Many of our most exquisite items feature Moon Wool, a sumptuous fabric which is created via a combination of modern industry and traditional techniques. If you’ve been looking longingly at our sofas and armchairs which contain Moon Wool you’ll know all about the beauty of the fabric, but you may not know how it makes the transition from keeping sheep warm to adorning stunning pieces of furniture.
Abraham Moon & Sons have been manufacturing woollen products since 1837, and they remain one of the last vertical mills left in the UK. Based in Guiseley, West Yorkshire, they purchase the majority of their wool from farms in South Africa (for Merino Wool) and New Zealand (for Pure New Wool). Buying from the same suppliers helps them to maintain the highest standards for their finished products.
The raw wool is cleaned and combed upon its arrival, in order to remove impurities which can affect the quality. Wool is dyed in the company’s own Dye House, where they are able to choose from more than 500 shade and colour options. Their specialist dyers work to specific recipes, much like a cordon bleu chef, to create the desired effects. It’s perhaps not surprising to hear that these recipes are a closely guarded secret.
Of course, there’s more to finished wool than just a single colour. The blending stage allows for several shades and colours to be brought together in order to provide eye-catching patterns. Checked designs in particular can feature a glorious combination of hues which give the final effect a somewhat magical quality. Once the blending has taken place, the next part of the process is known as carding.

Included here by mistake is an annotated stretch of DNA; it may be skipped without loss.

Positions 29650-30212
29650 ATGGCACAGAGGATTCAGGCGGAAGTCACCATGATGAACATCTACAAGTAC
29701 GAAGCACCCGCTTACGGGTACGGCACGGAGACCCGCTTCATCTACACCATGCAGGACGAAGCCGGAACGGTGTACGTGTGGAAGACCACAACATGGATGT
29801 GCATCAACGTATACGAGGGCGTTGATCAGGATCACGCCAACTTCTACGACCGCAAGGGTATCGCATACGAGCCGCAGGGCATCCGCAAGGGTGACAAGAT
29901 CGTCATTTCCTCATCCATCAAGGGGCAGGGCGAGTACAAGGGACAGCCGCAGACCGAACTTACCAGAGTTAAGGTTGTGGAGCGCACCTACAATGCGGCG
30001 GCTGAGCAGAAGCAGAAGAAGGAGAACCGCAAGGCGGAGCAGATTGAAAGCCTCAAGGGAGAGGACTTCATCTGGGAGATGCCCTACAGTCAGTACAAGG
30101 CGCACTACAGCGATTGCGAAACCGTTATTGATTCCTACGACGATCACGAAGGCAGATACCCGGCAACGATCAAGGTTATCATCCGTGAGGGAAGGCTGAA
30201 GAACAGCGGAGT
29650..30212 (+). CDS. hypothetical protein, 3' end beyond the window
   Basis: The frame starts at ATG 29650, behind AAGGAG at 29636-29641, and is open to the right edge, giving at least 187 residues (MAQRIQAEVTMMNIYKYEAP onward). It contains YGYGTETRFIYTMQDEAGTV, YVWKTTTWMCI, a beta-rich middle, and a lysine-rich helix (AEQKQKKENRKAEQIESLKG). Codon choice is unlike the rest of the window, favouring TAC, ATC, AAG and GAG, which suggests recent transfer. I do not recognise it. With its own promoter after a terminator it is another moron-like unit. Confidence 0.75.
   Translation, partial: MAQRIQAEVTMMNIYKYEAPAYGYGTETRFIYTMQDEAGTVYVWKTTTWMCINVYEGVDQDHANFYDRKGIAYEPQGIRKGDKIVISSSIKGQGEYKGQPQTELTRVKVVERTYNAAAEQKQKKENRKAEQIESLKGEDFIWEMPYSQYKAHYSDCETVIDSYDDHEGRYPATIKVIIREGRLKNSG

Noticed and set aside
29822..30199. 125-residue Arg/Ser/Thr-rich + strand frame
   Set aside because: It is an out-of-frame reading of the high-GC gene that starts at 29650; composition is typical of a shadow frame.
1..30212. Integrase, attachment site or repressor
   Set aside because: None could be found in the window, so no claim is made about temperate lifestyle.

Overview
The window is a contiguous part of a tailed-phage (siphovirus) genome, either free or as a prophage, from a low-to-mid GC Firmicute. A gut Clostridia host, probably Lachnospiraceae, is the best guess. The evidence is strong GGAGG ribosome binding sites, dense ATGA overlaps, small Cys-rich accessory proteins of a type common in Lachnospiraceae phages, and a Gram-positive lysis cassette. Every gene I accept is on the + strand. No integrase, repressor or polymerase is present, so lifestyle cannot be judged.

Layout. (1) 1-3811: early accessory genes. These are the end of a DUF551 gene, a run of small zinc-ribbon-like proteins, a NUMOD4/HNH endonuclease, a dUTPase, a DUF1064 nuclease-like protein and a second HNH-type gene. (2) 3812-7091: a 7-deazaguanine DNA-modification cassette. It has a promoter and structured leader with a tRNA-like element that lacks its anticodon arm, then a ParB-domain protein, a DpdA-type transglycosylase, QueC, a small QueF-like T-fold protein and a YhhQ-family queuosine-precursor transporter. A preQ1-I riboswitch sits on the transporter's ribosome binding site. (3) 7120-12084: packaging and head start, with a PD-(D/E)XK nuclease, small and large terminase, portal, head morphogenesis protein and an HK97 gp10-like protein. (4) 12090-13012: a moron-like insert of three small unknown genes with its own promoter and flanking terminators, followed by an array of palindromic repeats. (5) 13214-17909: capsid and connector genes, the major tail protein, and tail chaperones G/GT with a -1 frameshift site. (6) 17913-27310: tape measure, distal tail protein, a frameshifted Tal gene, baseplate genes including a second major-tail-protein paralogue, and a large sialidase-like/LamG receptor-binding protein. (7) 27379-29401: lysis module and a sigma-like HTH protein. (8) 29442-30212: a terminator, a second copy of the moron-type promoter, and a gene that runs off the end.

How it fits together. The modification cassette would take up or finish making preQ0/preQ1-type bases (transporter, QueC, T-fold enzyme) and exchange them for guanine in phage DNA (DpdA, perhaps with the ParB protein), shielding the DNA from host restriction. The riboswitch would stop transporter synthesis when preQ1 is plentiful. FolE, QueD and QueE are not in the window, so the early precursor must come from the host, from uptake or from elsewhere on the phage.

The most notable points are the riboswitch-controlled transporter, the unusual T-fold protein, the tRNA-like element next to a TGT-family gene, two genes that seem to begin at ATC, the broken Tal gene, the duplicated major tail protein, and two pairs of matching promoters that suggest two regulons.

The process continues...
Blended wool is lubricated with oil and water before carding, during which it is passed through an array of rollers which tease the fibres in different directions. This takes away any remaining impurities and leaves the wool wonderfully soft to the touch. At this stage, uniformity and alignment can be verified and perfected before the wool is wound onto spools.
The spinning, warping and weaving processes turn the wool into the fabric that we recognise in its finished form. A strong thread is created as it’s wound onto cones which can hold a staggering 16000 metres of wool, before the warping and weaving takes place. These enable the yarns to be woven together to create the desired effect. After washing with water from an 800-ft deep borehole, the wool from Abraham Moon & Sons is ready to be delivered to our craftsmen.
The next time you sit on our gorgeous fabric armchairs, spare a thought for the wool that adorns it. This iconic fabric will have gone on a long journey to its destination, but one look at the finished product will tell you that it was all worth it in the end.